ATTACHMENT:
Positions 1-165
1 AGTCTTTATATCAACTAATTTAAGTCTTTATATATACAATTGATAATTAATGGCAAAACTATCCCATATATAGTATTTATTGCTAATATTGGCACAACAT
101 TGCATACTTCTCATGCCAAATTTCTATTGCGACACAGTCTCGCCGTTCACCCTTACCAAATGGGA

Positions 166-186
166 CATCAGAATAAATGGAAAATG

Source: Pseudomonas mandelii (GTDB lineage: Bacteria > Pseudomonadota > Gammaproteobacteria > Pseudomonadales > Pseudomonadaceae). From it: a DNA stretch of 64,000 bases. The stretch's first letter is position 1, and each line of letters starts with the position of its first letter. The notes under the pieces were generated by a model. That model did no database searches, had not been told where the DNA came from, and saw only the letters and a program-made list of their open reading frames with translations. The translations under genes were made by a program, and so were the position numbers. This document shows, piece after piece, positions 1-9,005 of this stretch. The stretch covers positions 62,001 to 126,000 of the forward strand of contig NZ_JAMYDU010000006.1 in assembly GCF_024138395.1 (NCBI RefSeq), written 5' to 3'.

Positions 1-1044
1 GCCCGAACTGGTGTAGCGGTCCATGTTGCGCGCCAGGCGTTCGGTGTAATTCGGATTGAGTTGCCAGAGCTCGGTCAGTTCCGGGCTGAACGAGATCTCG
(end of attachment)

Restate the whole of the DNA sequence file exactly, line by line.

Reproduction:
Positions 1-165
1 AGTCTTTATATCAACTAATTTAAGTCTTTATATATACAATTGATAATTAATGGCAAAACTATCCCATATATAGTATTTATTGCTAATATTGGCACAACAT
101 TGCATACTTCTCATGCCAAATTTCTATTGCGACACAGTCTCGCCGTTCACCCTTACCAAATGGGA

Positions 166-186
166 CATCAGAATAAATGGAAAATG

Source: Pseudomonas mandelii (GTDB lineage: Bacteria > Pseudomonadota > Gammaproteobacteria > Pseudomonadales > Pseudomonadaceae). From it: a DNA stretch of 64,000 bases. The stretch's first letter is position 1, and each line of letters starts with the position of its first letter. The notes under the pieces were generated by a model. That model did no database searches, had not been told where the DNA came from, and saw only the letters and a program-made list of their open reading frames with translations. The translations under genes were made by a program, and so were the position numbers. This document shows, piece after piece, positions 1-9,005 of this stretch. The stretch covers positions 62,001 to 126,000 of the forward strand of contig NZ_JAMYDU010000006.1 in assembly GCF_024138395.1 (NCBI RefSeq), written 5' to 3'.

Positions 1-1044
1 GCCCGAACTGGTGTAGCGGTCCATGTTGCGCGCCAGGCGTTCGGTGTAATTCGGATTGAGTTGCCAGAGCTCGGTCAGTTCCGGGCTGAACGAGATCTCG